Heading into the 2017 college football season, there was plenty of uncertainty surrounding the Iowa Hawkeyes. The program had just seen four of its most productive players in recent memory get drafted onto NFL teams. Some wondered if a program like Iowa could withstand the exodus of that many impact players.
The Hawkeyes responded, and despite a roller-coaster season, finished the campaign with eight wins — including a tough Pinstripe Bowl victory over Boston College.
Heading into the 2018 season, Iowa will once again deal with the loss of some elite players. Linebacker Josey Jewell, cornerback Josh Jackson and running back Akrum Wadley were all among the best players in the country at their respective positions throughout their careers in Iowa City. The absence of those players — both on the field and in the locker room — will undoubtedly hurt, but there are plenty of reasons to be optimistic about Iowa football heading into the new season. Here are five of them.
1. Iowa has an identity
Continuity of coaching has led to continuity in system. Iowa football is very much a plug-and-play program — especially on offense. The offensive line has been the lifeblood of Hawkeye football throughout head coach Kirk Ferentz's tenure. That will be the case once again in 2018, as the Hawkeyes will return four players up front with significant experience and playing time under their belts. When all else goes wrong, Iowa will still be able to pound the ball behind what should once again be one of the better offensive lines in the Big Ten. That alone will always be enough to keep the Hawkeyes in most games and win more than they lose.
2. Nate Stanley
Continuity at the quarterback position is paramount at any level of football. Iowa has it in the form of Stanley. He won the job outright last spring and developed into one of the most efficient passers in the Big Ten. The sophomore signal-caller had plenty of hiccups, but also showed flashes of brilliance and signs of greatness to come throughout the 2017 season. Look for him to emerge as a much more vocal leader in 2018. You'll also hear his name kicked around in NFL draft conversations.
3. Experienced receivers
Part of Stanley's growth will be the arsenal of experienced pass catchers he'll have at his disposal. Ihmir Smith-Marsette is the best athlete Iowa has at the wide receiver position. He stepped up in some big moments as a freshman and proved he's ready for a full-time starting role. Nick Easley exploded onto the scene after arriving in Iowa City as a relative unknown transfer from Iowa Western Community College. He demonstrated dependable hands and a knack for finding the opening in coverage en route to becoming Iowa's leading receiver in 2017. At tight end, the Hawkeyes might have the best duo at the position in the country. T.J. Hockenson is a complete tight end who displayed good hands and excelled as a blocker. Noah Fant is the prototypical modern tight end. His size and speed make him a matchup nightmare, as he emerged as one of the nation's premier red zone threats this past season.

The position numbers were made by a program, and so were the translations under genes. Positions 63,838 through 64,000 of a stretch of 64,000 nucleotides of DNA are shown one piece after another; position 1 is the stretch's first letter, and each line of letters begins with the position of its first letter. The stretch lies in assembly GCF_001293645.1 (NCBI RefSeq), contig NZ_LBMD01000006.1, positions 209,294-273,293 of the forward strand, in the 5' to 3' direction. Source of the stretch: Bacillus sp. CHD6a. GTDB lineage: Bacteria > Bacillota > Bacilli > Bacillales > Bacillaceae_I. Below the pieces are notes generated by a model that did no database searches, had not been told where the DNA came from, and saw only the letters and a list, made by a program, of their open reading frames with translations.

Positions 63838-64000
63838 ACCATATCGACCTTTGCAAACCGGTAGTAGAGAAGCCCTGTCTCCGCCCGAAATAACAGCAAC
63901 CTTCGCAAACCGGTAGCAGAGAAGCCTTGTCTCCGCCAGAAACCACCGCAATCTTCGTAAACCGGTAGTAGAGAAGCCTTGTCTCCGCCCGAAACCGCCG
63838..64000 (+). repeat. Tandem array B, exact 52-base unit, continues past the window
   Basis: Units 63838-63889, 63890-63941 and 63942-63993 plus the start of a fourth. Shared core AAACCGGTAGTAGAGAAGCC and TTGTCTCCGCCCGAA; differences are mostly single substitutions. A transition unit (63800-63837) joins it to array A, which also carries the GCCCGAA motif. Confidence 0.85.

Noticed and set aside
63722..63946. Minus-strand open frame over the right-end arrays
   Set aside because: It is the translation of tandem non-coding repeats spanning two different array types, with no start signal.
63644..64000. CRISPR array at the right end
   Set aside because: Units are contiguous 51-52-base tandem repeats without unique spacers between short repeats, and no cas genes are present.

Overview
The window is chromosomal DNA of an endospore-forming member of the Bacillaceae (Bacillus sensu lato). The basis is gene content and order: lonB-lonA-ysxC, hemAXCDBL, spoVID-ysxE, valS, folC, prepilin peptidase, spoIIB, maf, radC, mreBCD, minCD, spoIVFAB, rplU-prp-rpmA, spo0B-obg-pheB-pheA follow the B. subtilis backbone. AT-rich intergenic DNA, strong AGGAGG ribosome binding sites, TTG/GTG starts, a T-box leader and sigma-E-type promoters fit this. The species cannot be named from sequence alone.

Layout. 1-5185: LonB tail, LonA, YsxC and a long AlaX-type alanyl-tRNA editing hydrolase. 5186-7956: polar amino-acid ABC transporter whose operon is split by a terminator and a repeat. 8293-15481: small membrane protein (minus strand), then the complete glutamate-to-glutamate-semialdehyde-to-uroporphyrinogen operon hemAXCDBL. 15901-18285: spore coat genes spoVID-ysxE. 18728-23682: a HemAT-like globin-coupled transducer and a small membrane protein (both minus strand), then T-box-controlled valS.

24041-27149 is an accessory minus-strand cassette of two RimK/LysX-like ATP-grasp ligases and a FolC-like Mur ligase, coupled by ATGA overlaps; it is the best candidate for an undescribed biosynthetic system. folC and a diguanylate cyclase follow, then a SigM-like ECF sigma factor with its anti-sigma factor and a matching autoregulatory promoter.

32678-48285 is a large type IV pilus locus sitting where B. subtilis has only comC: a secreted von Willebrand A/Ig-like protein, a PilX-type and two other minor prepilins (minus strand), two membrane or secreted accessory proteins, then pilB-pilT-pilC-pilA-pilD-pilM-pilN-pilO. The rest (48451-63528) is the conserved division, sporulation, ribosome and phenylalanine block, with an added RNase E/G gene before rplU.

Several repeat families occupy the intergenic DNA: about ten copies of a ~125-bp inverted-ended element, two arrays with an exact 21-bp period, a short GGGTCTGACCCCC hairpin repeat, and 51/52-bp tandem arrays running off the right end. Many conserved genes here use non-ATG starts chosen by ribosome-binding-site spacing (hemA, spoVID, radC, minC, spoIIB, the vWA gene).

4. A defensive line full of playmakers
A.J. Epenesa played like an upperclassman as a freshman, earning his way onto the Big Ten's All-Freshman team. As the season progressed, he developed into one of the better defensive ends in the conference. Joining him on the defensive line will be Anthony Nelson (above, right), who logged 7.5 sacks in 2017 and proved to be Iowa's past pass rusher. Rotating between them on the interior of the defensive line will be Matt Nelson, Brady Reiff and Cedric Lattimore — all of whom saw significant snaps and fit exactly what Iowa wants to do defensively. The wild card of the unit will be Iowa Western transfer Daviyon Nixon, a 6-foot-4, 305-pound monster who also received an offer from Alabama last fall. He has no ceiling in terms of potential, and his presence could be the deciding factor that lands Iowa at the top of the Big Ten West standings at the end of the 2018 campaign.
Who you play, where you play and when you play all factor in to how a team performs year in, year out. The 2018 slate shapes up nicely for the Hawkeyes. They dodge Ohio State, Michigan and Michigan State from the Big Ten East. They'll make a trip to Penn State to face a Nittany Lion club that will have plenty of question marks. On paper, that will be Iowa's most difficult task. The Hawkeyes will get Big Ten West rivals Wisconsin, Nebraska and Northwestern at home, as well as in-state rival Iowa State. If you had to put odds on each game right now, Iowa would likely be favored in 10 of the 12 matchups.
— Written by J.P. Scott, who is part of the Athlon Contributor Network. His work has appeared on SI.com, FoxSports.com, Yahoo!, SBNation and Bleacher Report. He has covered the Big Ten Conference extensively throughout his career. Follow him on Twitter @TheJPScott.